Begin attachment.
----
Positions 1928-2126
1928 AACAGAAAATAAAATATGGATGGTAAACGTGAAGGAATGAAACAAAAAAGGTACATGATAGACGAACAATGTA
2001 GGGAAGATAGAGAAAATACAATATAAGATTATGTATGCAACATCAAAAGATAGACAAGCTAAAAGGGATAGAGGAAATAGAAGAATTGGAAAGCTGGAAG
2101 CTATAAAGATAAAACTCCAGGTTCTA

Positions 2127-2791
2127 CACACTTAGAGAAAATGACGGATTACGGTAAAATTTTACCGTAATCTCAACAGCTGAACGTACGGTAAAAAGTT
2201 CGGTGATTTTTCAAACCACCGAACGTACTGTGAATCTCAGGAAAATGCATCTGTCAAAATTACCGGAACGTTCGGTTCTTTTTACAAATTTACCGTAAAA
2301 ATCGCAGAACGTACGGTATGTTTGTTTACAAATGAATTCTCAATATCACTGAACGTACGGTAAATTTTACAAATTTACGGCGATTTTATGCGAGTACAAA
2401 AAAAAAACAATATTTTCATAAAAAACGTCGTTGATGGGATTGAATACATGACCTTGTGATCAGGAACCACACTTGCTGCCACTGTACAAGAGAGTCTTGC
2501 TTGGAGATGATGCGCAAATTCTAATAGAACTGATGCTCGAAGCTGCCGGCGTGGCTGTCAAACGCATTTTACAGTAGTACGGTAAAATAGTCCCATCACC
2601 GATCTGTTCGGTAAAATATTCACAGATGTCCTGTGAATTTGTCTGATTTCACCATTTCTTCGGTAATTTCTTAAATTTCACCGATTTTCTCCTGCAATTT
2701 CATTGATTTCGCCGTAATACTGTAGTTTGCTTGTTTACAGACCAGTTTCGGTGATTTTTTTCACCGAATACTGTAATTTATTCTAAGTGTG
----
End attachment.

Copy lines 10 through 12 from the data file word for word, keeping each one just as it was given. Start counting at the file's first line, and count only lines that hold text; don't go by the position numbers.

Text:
2501 TTGGAGATGATGCGCAAATTCTAATAGAACTGATGCTCGAAGCTGCCGGCGTGGCTGTCAAACGCATTTTACAGTAGTACGGTAAAATAGTCCCATCACC
2601 GATCTGTTCGGTAAAATATTCACAGATGTCCTGTGAATTTGTCTGATTTCACCATTTCTTCGGTAATTTCTTAAATTTCACCGATTTTCTCCTGCAATTT
2701 CATTGATTTCGCCGTAATACTGTAGTTTGCTTGTTTACAGACCAGTTTCGGTGATTTTTTTCACCGAATACTGTAATTTATTCTAAGTGTG